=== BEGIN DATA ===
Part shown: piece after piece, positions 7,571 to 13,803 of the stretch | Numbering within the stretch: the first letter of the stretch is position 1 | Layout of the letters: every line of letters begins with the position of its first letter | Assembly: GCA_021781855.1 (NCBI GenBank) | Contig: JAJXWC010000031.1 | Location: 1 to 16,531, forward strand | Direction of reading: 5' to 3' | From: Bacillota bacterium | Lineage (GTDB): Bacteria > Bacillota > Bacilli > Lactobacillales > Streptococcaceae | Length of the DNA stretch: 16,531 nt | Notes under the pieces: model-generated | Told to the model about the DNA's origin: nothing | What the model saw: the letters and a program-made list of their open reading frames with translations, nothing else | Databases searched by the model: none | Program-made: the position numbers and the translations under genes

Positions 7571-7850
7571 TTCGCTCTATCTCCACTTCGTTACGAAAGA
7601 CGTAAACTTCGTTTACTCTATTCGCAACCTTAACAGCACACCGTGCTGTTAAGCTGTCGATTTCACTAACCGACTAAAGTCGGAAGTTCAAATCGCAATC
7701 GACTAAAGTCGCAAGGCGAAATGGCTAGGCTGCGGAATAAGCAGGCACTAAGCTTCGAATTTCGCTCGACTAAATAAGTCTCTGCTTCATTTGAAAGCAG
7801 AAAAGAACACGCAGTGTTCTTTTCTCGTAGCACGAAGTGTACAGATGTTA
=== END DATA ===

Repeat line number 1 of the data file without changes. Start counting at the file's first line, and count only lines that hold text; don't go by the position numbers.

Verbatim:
Part shown: piece after piece, positions 7,571 to 13,803 of the stretch | Numbering within the stretch: the first letter of the stretch is position 1 | Layout of the letters: every line of letters begins with the position of its first letter | Assembly: GCA_021781855.1 (NCBI GenBank) | Contig: JAJXWC010000031.1 | Location: 1 to 16,531, forward strand | Direction of reading: 5' to 3' | From: Bacillota bacterium | Lineage (GTDB): Bacteria > Bacillota > Bacilli > Lactobacillales > Streptococcaceae | Length of the DNA stretch: 16,531 nt | Notes under the pieces: model-generated | Told to the model about the DNA's origin: nothing | What the model saw: the letters and a program-made list of their open reading frames with translations, nothing else | Databases searched by the model: none | Program-made: the position numbers and the translations under genes